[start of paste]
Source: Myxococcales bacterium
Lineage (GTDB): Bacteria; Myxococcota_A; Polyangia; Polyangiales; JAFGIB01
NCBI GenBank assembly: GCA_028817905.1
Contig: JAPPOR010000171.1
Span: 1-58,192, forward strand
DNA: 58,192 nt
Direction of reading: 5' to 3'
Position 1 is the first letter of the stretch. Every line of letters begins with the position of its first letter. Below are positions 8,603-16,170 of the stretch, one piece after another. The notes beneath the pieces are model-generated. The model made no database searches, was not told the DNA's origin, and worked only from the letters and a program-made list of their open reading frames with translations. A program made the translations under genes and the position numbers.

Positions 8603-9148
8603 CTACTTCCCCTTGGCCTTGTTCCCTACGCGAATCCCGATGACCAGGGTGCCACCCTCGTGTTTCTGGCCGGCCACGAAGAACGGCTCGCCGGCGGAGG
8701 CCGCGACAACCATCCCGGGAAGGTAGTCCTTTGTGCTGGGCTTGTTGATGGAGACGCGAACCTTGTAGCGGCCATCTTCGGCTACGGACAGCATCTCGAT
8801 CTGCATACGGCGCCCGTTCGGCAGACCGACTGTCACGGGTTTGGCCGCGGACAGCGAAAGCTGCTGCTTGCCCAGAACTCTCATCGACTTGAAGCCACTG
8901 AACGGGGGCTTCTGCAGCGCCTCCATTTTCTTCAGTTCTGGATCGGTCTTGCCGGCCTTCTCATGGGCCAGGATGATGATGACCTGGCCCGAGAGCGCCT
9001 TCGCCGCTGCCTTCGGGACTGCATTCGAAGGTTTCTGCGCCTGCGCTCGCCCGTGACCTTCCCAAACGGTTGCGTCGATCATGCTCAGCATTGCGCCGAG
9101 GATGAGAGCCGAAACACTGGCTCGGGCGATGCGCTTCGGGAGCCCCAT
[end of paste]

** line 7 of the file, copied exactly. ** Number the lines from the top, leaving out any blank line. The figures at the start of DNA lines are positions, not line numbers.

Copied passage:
Direction of reading: 5' to 3'